5 Jan 2017
For his innovative approach to the hospitality sector, Ovolo Group CEO and founder Girish Jhunjhnuwala was awarded the 2016 EY Entrepreneur of the Year (Hong Kong and Macau). The company he established in 2002 has grown to become among Hong Kong’s largest independent, owner-operator hospitality firms, with five hotels and a serviced apartment property in Hong Kong, and three Australian hotels across Sydney and Melbourne. As Mr Jhunjhnuwala explains, Ovolo has bigger plans beyond Asia-Pacific.
How would you describe your business model?
I didn’t start out with a view to disrupt – I just thought about all the things I didn’t like about the hospitality industry, and went about changing them. For instance, why should you have to pay [extra] for everything? I find this “nickel and dime” approach – the Wi-Fi fees, the mini-bar with sensors that notch up a charge the minute you pick up a water bottle – to be very unfriendly. We provide everything in the room for free, including Wi-Fi for multiple devices, free happy-hour, free mini-bar and self-serve laundry.
We also thought about the needs of the modern traveller – providing everything from charging points at the bedside, to Apple TVs in all rooms. We can give guests a Wi-Fi password before they arrive, and have a local SIM card delivered if they need one.
How have you changed your business strategy over the years?
Ovolo began as a serviced apartment operator, but we switched to hotels in 2008. This was primarily in response to the global financial crisis. We relied on the financial sector for our guests, and whereas those numbers looked likely to fall, inbound tourism to Hong Kong was booming. It made sense to us to cater to the shorter-stay market, since most serviced apartments in Hong Kong are restricted to a minimum of 28 days’ stay. Hong Kong regulations were also tightening so that serviced apartments had to be located in residential buildings – so the time was right for us to shift gears along with the changing market.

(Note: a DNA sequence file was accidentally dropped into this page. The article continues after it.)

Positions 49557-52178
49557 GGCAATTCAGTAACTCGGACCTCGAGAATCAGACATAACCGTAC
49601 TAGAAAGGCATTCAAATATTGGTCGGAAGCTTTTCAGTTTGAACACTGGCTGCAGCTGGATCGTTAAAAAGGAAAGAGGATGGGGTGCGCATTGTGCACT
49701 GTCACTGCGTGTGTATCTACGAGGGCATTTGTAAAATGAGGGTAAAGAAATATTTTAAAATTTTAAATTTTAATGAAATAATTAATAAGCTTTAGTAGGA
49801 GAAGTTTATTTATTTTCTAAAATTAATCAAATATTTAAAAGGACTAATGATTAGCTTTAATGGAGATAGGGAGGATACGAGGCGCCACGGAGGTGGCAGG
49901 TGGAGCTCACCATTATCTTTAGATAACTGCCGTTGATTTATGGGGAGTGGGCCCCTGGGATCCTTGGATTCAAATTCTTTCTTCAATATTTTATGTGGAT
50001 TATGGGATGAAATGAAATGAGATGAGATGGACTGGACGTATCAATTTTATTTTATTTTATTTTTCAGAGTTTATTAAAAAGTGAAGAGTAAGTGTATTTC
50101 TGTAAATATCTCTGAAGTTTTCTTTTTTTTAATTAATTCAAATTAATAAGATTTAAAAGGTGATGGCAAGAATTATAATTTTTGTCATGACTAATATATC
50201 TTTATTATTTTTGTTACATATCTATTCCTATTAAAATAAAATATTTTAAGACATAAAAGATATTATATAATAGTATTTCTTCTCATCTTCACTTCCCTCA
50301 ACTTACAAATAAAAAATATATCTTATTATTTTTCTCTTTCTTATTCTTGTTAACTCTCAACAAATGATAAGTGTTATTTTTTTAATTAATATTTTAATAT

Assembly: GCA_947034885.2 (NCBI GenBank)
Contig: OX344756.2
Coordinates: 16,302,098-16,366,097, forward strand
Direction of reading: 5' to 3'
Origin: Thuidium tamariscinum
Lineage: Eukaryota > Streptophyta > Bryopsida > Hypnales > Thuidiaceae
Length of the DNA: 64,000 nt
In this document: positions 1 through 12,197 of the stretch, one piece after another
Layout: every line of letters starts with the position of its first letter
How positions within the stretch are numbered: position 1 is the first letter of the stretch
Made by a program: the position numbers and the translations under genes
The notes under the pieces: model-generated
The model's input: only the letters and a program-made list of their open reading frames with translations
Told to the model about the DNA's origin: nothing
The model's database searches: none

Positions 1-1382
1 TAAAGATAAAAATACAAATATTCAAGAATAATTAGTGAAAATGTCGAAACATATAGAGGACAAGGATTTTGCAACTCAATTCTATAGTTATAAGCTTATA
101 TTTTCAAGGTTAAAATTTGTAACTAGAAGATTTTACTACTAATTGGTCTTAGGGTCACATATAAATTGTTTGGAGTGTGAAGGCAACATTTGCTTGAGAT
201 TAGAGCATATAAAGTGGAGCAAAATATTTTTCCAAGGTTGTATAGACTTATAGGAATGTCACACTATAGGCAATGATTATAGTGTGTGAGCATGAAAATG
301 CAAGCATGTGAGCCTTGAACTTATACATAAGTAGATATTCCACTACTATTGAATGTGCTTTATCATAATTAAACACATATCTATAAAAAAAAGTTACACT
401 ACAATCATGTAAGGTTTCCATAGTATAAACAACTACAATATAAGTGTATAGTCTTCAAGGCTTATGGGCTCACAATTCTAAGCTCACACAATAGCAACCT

What role has innovation played in your business success?
It’s been crucial. We understand what our guests are looking for, and we are able to make those changes quickly. We continuously innovate to make guests feel more comfortable and provide the right tools to help today’s travellers. For example, people love the music we play in our hotels. We got so many requests for the playlist that we created our own radio station called, radiovolo, which everyone can download and take with them wherever they go.
Responding to guest needs is something a lot of hotel brands talk about, but innovation is something you can’t stop. And it’s working; people like it. Our guest feedback, which is incredible, is the biggest testament that we are getting it right.
How has operating from Hong Kong played a role in your business success?
I was born and bred in Hong Kong. The city has an entrepreneurial spirit, which I love. The speed and vibrancy that Hong Kong offers is still the best, unmatched anywhere. The greatest advantage is its level playing field. You can do all the things you want to do in Hong Kong; there is no glass ceiling. If I can succeed, coming from a minority cultural background, then anyone can. The sky’s the limit.
What are your future business plans?
Ovolo is just at the beginning of its growth. I often tell my people we are still a start-up, as the energy and vibrancy in our office is so exciting. We want to grow more in Australia – there are so many cities there – and from Australia, we want to target Europe and possibly North America. We hope to open at least another four or five hotels in Australia over the next two years, and concurrently we will start looking into Europe.
How do you respond to the disruption occurring in the hospitality sector?
It’s true that there are many more boutique hotels in the market now, but if the competition follows what we are doing we are only happy about that. It means that what we started out to do really has improved the guest experience. We continuously look at what else we can do, and one thing you can’t copy is the culture. That’s something we have greatly absorbed into our hotels and our people, and that cannot be replicated easily.
As for Airbnb, I think it’s a fantastic business model. People have been offering their homes for vacation rentals for many years – what Airbnb did was channel it into one data base. It’s not going to diminish the hotel’s value. It allows people to travel more easily.
If somebody wants to stay for two weeks, a hotel might not be the right place, and serviced apartments have their limitations. People who come to Airbnb are not going to disrupt our industry – it gives people more choice, and that’s a boon for everyone.
EY Entrepreneur Of The Year